Five of the 11 judges on the en banc panel dissented in part. They concurred with the majority that the trial court had failed to fulfill its gatekeeping role. They also agreed with the majority's holding that reviewing courts may make their own Daubert findings and order appropriate relief on appeal if the record is adequate. They disagreed with the majority, however, as to the relief that should be ordered when the trial court has failed to fulfill its gatekeeping role and the record is insufficient to allow Daubert findings by the appellate court. According to the dissent, the judgment in such a case should be conditionally vacated and the matter remanded for a post-hoc Daubert hearing, after which the judgment can be reinstated (and again appealed) if the evidence is held to be admissible.
Under Barabin, parties seeking to exclude aspects of their opponent's proposed expert testimony should develop a full record supporting any challenge to the qualifications of an opposing expert, the methodologies employed by an opposing expert, or the general theories advanced by opposing experts. They should request pre-trial Daubert hearings on each aspect of the challenged testimony, ask for explicit findings on admissibility, and object to any effort by the trial court to punt questions of admissibility to the jury. Conversely, it is incumbent on the party whose expert testimony has been challenged to obtain an explicit finding on the record that the evidence is admissible under Daubert and Rule 702. Moreover, because the Ninth Circuit now serves as a second gatekeeper on the admissibility of expert testimony—and will employ effective remedies if the trial court fails to fulfill its gatekeeping role or erroneously admits unreliable expert testimony—skilled appellate advocacy on Daubert challenges has taken on heightened importance in the Ninth Circuit.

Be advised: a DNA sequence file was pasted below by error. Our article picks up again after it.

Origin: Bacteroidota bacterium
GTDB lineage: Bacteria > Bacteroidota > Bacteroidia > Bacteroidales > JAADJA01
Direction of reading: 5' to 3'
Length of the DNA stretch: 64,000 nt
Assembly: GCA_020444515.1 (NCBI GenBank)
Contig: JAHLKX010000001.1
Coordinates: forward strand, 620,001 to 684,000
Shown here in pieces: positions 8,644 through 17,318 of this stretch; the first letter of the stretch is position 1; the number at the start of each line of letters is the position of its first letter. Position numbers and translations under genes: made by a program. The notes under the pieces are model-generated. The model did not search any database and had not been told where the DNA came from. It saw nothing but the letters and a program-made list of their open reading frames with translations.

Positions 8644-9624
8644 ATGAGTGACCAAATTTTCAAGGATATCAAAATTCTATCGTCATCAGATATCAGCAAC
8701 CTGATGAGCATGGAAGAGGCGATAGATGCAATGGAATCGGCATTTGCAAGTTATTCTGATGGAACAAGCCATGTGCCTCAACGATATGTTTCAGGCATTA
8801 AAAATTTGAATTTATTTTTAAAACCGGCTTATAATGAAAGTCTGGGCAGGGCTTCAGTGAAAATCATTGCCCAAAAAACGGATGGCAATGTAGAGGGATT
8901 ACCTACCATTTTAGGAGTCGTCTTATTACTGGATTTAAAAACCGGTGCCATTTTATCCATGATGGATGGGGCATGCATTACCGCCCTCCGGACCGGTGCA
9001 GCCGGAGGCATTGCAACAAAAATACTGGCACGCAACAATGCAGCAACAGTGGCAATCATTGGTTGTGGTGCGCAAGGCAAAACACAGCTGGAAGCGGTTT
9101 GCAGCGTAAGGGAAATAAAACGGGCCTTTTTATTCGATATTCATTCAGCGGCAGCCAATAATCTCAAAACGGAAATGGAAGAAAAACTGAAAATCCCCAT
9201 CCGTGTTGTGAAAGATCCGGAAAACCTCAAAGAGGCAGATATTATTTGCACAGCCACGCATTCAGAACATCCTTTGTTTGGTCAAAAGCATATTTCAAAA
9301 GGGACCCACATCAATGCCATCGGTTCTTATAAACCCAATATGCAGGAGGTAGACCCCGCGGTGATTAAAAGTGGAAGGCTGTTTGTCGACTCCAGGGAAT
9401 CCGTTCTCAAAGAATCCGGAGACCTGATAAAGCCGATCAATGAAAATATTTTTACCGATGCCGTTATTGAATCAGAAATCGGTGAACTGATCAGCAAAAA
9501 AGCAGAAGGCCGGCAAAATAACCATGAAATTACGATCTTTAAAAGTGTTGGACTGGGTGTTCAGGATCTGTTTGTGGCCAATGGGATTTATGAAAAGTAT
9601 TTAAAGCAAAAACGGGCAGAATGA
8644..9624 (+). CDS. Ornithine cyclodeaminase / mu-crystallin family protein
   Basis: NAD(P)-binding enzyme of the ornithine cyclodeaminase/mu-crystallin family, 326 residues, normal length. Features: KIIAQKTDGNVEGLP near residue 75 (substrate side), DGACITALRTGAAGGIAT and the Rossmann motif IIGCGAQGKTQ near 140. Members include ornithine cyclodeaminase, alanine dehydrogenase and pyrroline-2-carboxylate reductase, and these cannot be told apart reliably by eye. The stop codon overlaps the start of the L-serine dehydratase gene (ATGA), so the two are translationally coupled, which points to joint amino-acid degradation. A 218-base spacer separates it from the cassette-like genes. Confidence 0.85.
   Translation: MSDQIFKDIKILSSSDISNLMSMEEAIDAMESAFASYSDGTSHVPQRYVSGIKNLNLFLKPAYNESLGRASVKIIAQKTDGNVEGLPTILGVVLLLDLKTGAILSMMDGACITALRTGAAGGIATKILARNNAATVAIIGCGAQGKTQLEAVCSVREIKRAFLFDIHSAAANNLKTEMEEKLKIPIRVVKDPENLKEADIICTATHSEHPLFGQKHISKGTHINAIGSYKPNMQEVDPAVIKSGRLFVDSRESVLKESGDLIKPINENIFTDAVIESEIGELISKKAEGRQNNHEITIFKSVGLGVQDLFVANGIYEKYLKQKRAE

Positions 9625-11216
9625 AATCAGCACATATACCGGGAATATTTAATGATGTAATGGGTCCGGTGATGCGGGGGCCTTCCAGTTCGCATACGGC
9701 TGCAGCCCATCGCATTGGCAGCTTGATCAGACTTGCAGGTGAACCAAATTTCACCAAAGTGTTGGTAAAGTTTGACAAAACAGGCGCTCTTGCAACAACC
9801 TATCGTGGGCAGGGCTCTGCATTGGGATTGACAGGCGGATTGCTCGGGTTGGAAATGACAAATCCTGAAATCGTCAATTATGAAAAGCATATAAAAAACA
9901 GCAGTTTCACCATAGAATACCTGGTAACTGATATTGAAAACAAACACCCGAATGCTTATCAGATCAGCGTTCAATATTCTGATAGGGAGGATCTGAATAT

Originally published January 21, 2014
1 Barabin v. AstenJohnson, Inc., No. 10-36142 (9th Cir. Jan. 15, 2014) (en banc).
2 Daubert v. Merrell Dow Pharms., Inc., 509 U.S. 5l79 (1993).
3 Slip op. 13.
4 Id. at 17.
Learn more about our Supreme Court & Appellate practice.
Visit us at mayerbrown.com
Mayer Brown is a global legal services provider comprising legal practices that are separate entities (the "Mayer Brown Practices"). The Mayer Brown Practices are: Mayer Brown LLP and Mayer Brown Europe – Brussels LLP, both limited liability partnerships established in Illinois USA; Mayer Brown International LLP, a limited liability partnership incorporated in England and Wales (authorized and regulated by the Solicitors Regulation Authority and registered in England and Wales number OC 303359); Mayer Brown, a SELAS established in France; Mayer Brown JSM, a Hong Kong partnership and its associated entities in Asia; and Tauil & Chequer Advogados, a Brazilian law partnership with which Mayer Brown is associated. "Mayer Brown" and the Mayer Brown logo are the trademarks of the Mayer Brown Practices in their respective jurisdictions.
© Copyright 2014. The Mayer Brown Practices. All rights reserved.
This Mayer Brown article provides information and comments on legal issues and developments of interest. The foregoing is not a comprehensive treatment of the subject matter covered and is not intended to provide legal advice. Readers should seek specific legal advice before taking any action with respect to the matters discussed herein.